This classic format episode features a conversation with Dan Lowenstein, professor emeritus at UCLA Law School and, more importantly, the impresario of UCLA’s Center for the Liberal Arts and Free Institutions (CLAFI), which he founded, along with¬†one of our favorites at Power Line, Jean Yarbrough of Bowdoin College. Prof. Yarbrough was in town for three days to deliver a fabulous lecture¬†comparing Lincoln and Tocqueville on slavery, and then a small seminar on Democracy in America. (Her lecture will eventually appear on CLAFI’s YouTube channel.)

I decided to catch up with Jean and Dan to walk through one of my origin-story podcast formats, tracing out their intellectual roots and changes in perspective over the length of their careers, and then discussing the parlous state of the liberal arts today. Along the way we learn more about Prof. Yarbrough’s encounters with Hannah Arendt, and how the Sacramento Bee once described Prof. Lowenstein as a “sartorial eyesore.”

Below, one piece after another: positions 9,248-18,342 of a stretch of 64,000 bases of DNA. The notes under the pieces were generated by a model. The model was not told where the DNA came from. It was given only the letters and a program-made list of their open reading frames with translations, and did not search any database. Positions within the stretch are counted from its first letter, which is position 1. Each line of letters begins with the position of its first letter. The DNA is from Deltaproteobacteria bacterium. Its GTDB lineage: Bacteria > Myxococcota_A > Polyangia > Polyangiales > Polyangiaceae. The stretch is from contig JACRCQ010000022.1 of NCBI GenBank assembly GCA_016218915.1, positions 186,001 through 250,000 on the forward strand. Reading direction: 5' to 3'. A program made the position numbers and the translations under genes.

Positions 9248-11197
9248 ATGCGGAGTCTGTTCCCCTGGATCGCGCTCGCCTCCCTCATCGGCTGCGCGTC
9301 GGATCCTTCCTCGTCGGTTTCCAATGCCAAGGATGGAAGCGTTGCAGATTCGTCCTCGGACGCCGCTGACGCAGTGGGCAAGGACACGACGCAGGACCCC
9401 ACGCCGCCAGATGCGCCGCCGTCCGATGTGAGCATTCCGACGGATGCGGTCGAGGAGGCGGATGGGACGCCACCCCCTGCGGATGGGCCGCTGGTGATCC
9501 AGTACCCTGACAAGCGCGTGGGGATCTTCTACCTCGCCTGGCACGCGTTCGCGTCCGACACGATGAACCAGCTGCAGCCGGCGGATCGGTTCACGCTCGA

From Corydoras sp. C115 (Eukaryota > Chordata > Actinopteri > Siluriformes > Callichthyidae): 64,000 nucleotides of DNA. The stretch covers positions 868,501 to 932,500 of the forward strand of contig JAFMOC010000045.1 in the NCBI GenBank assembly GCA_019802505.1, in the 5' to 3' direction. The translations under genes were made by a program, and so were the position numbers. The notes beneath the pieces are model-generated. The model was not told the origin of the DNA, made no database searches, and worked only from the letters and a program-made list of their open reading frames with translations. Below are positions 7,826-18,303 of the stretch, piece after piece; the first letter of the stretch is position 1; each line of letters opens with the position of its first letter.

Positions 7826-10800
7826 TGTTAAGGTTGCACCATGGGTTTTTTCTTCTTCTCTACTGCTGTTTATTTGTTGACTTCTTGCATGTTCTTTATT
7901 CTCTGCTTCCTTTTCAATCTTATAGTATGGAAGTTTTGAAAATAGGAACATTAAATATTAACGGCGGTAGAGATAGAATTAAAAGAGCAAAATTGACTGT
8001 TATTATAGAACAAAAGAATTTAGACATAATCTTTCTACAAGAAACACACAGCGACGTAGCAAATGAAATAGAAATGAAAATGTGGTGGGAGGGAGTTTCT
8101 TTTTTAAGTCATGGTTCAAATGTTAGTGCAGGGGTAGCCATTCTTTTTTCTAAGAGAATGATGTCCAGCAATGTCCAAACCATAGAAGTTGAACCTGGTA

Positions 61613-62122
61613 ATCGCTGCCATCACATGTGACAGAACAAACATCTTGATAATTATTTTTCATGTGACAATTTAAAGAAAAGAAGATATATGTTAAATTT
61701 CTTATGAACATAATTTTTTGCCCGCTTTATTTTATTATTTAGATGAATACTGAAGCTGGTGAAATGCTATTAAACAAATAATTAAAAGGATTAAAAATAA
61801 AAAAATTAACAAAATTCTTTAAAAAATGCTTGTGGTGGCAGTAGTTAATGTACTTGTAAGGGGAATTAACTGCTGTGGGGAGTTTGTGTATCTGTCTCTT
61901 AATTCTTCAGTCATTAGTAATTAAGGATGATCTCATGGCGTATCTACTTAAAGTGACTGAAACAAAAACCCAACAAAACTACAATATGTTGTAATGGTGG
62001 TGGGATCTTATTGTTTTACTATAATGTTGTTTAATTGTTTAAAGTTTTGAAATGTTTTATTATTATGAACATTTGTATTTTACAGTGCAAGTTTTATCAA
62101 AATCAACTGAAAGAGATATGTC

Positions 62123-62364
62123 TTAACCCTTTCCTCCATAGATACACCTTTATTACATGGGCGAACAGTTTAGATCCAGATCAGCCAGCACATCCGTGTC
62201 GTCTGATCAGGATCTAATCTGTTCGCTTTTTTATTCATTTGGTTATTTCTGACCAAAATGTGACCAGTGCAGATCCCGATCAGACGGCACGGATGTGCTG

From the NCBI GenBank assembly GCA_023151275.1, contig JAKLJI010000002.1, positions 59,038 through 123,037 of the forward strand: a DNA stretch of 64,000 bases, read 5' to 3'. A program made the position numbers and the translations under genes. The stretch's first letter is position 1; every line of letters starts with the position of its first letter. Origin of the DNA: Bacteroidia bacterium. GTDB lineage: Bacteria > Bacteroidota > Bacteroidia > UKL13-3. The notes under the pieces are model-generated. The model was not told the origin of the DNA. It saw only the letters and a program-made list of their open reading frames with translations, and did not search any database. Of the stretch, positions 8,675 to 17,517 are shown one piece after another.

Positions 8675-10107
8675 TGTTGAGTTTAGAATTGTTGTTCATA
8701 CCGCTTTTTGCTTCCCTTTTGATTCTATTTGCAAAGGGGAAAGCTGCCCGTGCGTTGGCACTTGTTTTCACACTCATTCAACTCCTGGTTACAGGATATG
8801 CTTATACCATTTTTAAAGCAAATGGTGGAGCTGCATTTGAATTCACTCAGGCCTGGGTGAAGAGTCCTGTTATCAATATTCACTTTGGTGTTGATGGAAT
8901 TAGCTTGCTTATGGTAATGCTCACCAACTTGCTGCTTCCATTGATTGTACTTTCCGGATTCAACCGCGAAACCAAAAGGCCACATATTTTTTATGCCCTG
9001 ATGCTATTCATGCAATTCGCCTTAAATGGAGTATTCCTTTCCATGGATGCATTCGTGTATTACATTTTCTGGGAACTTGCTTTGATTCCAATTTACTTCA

With Steve and Lucretia still locked in mortal combat over how best to understand equality, equity, prudence and related issues, and divided as bitterly over Edmund Burke as they are over whisky styles (with Steve recklessly wading in with a new piece on the Burke question just this week), this week’s episode brings on a neutral party to serve as a tie-breaker: Jean Yarbrough, the Gary M. Pendy Sr. Professor of Social Sciences at Bowdoin College, and author of several fine books, especially one of the best books ever about Theodore Roosevelt’s political thought, Theodore Roosevelt and the American Political Tradition.

Prof. Yarbrough stands firmly with Steve over Lucretia on the paramount question of single malts, preferring peaty, smoky Islay malts over Lucretia’s more syrupy Highland and Speyside whisky, but after that Steve pretty much gets shut out and routed on the other questions.